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New “Access Princeton” Program Aims to Simplify Customer Service

A week after its soft launch at Community Night Out, a new program aimed at streamlining how the municipality deals with non-emergency issues is catching on slowly but steadily with local residents. Access Princeton is a one-stop clearing house for dealing with everything from barking dogs to blocked storm drains. It can be accessed online or via a phone call.

In creating the program, the town has partnered with the application SeeClickFix, which serves numerous communities including Newark, Hamilton, Absecon, and Margate. Princeton residents can call 924-4141 between 8 a.m. and 5 p.m. on business days to report a problem. The email address is onecall@princetonnj.gov. Alternately, residents can visit www.seeclickfix.com. A mobile app is being developed.

“So far, we’re doing okay,” said Christina Rothman-Iliff, who is directing the program. Ms. Rothman-Iliff was the dispatcher for the former Princeton Borough police department before consolidation. She is operating, along with customer service coordinator Debra Rogers, out of the old police dispatch office in Monument Hall, formerly Borough Hall.

“We’ve gotten some calls. Some people are using the web widgets to report problems through SeeClickFix, and we’re hoping for more,” Ms. Rothman-Iliff continued. “This will streamline things with one number to call. Specifically with consolidation, people have been confused about what number to use.”

Access Princeton is designed to make it easier for residents to determine which government agency can help them with a problem. “This has advantages for both residents and the staff,” said Mayor Liz Lempert. “It will simplify residents’ ability to get in touch with the municipality. The idea is just to make it simple. You don’t need to know what department to contact. You just report your concern or question, and either they’ll put you through or handle the complaint directly.”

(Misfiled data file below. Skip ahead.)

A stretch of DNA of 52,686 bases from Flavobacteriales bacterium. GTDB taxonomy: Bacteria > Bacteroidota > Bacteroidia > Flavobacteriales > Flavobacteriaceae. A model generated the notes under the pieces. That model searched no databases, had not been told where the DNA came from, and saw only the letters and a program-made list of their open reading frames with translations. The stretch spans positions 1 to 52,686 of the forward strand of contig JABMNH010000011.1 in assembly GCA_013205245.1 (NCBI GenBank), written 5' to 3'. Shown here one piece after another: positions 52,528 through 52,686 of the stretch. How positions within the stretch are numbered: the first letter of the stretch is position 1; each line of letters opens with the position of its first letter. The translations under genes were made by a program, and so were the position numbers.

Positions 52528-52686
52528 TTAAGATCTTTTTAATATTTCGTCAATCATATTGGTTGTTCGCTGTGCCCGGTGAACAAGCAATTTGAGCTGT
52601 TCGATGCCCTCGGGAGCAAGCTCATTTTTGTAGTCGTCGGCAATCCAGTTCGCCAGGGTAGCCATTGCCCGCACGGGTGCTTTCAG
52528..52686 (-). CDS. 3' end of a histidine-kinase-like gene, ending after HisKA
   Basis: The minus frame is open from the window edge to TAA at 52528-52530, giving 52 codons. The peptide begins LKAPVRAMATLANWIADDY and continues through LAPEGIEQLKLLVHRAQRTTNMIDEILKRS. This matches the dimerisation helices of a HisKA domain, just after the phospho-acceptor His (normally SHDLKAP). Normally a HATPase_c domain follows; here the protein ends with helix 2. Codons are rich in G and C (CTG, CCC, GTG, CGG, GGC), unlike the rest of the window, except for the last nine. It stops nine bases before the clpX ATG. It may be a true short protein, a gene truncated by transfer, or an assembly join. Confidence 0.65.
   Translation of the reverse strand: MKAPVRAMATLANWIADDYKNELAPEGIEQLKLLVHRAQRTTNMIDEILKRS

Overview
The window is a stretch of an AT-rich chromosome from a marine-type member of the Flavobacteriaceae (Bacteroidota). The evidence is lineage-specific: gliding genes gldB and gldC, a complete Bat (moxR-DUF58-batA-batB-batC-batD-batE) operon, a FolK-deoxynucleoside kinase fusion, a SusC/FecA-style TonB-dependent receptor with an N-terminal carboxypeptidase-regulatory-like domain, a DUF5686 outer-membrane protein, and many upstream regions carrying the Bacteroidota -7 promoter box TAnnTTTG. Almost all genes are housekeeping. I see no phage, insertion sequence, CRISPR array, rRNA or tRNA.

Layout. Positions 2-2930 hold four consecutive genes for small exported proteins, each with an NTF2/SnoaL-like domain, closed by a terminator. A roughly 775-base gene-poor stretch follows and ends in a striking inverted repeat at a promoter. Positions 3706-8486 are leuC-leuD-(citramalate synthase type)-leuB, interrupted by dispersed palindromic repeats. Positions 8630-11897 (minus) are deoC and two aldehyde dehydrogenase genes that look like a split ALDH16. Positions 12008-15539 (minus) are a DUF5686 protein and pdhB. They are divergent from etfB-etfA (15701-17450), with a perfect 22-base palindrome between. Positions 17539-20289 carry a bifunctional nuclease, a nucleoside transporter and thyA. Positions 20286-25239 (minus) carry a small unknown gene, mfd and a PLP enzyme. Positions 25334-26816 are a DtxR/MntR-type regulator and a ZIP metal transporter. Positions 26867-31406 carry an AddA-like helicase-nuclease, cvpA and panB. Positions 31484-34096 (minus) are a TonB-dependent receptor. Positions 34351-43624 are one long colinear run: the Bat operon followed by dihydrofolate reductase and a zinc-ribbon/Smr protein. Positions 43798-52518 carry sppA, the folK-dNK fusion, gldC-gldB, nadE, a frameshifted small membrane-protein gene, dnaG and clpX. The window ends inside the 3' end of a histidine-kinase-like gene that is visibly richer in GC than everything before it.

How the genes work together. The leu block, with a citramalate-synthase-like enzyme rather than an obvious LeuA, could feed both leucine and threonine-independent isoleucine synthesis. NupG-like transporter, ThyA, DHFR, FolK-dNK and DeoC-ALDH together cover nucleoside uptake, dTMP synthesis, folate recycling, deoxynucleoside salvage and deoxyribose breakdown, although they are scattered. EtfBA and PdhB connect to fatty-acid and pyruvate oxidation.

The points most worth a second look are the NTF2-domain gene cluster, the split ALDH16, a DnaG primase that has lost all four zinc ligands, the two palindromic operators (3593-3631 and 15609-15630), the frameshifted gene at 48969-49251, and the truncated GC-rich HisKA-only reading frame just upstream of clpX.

Kathy Monzo, the town’s assistant administrator and director of finance and among those being considered to take over Administrator Robert Bruschi’s job when he retires next month, came up with the idea for the program. “It’s a way to deliver better services but also to improve accountability on the back end,” Ms. Lempert said. “One of the great things is that it makes it not only simpler for the residents, but also easier for the administration to track the volume of complaints that are being handled, how quickly turnaround is, and what outstanding issues there still are. Hopefully, when you have a list of all the potholes that need to be filled in a centralized place, it will increase efficiency as well.”

One advantage of the site is that it allows residents to check the progress of a complaint. Ms. Lempert said that in the first four days, 24 issues were reported by residents, and 21 of those issues were resolved.

Access Princeton will be officially launched in mid-September. “We’re using this time until then to work out any kinks,” Ms. Rothman-Iliff said.

 

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